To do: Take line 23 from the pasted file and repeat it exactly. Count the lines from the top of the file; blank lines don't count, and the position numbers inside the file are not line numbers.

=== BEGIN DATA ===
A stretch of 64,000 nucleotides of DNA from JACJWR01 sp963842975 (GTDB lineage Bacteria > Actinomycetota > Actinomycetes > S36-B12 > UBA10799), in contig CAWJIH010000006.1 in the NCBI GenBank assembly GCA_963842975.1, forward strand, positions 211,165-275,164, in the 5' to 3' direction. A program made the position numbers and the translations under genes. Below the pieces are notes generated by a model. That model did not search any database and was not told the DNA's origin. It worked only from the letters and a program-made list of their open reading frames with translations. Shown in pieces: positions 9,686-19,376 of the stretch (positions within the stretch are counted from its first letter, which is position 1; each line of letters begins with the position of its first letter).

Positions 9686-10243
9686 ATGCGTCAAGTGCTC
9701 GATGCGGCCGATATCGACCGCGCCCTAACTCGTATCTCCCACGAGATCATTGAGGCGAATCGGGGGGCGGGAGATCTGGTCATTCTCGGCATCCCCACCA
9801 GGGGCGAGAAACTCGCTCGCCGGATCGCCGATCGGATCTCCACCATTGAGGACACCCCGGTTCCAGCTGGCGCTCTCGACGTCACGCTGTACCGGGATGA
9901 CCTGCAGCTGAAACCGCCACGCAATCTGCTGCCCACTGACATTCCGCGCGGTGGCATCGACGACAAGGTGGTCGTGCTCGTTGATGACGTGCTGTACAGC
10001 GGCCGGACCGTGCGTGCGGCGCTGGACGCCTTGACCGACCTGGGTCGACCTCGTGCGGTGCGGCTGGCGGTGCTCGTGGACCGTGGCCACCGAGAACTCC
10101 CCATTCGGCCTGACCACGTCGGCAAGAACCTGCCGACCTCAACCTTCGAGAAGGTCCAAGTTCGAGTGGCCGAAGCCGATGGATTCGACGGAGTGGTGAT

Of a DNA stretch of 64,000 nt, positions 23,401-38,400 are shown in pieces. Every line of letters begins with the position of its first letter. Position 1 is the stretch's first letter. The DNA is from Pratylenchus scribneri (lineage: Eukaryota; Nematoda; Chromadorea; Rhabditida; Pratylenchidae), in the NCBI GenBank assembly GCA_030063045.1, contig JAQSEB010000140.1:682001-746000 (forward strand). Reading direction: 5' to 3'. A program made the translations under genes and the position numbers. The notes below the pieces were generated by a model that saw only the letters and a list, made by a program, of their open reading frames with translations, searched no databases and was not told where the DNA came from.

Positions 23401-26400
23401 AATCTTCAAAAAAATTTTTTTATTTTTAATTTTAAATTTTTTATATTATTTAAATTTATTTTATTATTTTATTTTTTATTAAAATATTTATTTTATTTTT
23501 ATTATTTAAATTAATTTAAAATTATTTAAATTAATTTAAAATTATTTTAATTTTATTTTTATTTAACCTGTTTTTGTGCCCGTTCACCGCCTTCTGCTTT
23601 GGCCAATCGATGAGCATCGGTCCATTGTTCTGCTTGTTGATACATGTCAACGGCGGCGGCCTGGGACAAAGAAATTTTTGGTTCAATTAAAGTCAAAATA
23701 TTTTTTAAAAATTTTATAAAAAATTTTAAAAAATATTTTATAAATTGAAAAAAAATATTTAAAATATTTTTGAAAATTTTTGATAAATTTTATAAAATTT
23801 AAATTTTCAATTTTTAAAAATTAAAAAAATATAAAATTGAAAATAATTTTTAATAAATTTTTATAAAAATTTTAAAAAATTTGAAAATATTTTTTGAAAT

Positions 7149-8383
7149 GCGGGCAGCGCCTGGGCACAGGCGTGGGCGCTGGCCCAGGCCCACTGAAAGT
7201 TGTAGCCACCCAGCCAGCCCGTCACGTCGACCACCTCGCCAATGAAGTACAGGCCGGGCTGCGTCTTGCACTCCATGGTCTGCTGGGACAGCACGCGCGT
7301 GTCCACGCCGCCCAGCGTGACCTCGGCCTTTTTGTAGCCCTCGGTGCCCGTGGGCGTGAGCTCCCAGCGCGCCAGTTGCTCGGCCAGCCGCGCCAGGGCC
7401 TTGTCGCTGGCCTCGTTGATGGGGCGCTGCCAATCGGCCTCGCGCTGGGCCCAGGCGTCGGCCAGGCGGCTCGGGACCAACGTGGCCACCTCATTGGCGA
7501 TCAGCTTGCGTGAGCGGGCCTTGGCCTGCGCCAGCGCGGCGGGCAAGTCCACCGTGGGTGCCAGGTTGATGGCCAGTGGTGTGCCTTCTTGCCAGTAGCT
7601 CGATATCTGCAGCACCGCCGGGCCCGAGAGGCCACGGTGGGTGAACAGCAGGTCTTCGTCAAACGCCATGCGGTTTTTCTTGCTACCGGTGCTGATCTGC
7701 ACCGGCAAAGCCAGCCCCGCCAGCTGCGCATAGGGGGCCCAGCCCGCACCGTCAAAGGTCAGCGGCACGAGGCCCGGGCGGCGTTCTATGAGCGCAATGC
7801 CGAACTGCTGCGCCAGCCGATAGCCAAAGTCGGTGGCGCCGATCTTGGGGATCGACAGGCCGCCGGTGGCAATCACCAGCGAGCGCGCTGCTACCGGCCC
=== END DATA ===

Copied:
7701 ACCGGCAAAGCCAGCCCCGCCAGCTGCGCATAGGGGGCCCAGCCCGCACCGTCAAAGGTCAGCGGCACGAGGCCCGGGCGGCGTTCTATGAGCGCAATGC